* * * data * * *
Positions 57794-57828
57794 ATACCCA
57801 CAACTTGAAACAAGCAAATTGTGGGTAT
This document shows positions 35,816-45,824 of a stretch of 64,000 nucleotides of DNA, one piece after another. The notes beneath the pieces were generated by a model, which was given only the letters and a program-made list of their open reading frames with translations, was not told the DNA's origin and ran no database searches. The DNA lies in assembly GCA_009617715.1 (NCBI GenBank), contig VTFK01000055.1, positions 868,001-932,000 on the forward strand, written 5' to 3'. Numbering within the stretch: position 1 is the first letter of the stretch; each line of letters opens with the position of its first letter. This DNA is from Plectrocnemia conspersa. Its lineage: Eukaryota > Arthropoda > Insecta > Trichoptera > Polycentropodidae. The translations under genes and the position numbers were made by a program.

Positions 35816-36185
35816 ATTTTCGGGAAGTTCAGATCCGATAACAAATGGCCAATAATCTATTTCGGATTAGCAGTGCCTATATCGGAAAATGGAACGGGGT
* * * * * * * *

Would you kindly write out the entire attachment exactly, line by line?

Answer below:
Positions 57794-57828
57794 ATACCCA
57801 CAACTTGAAACAAGCAAATTGTGGGTAT
This document shows positions 35,816-45,824 of a stretch of 64,000 nucleotides of DNA, one piece after another. The notes beneath the pieces were generated by a model, which was given only the letters and a program-made list of their open reading frames with translations, was not told the DNA's origin and ran no database searches. The DNA lies in assembly GCA_009617715.1 (NCBI GenBank), contig VTFK01000055.1, positions 868,001-932,000 on the forward strand, written 5' to 3'. Numbering within the stretch: position 1 is the first letter of the stretch; each line of letters opens with the position of its first letter. This DNA is from Plectrocnemia conspersa. Its lineage: Eukaryota > Arthropoda > Insecta > Trichoptera > Polycentropodidae. The translations under genes and the position numbers were made by a program.

Positions 35816-36185
35816 ATTTTCGGGAAGTTCAGATCCGATAACAAATGGCCAATAATCTATTTCGGATTAGCAGTGCCTATATCGGAAAATGGAACGGGGT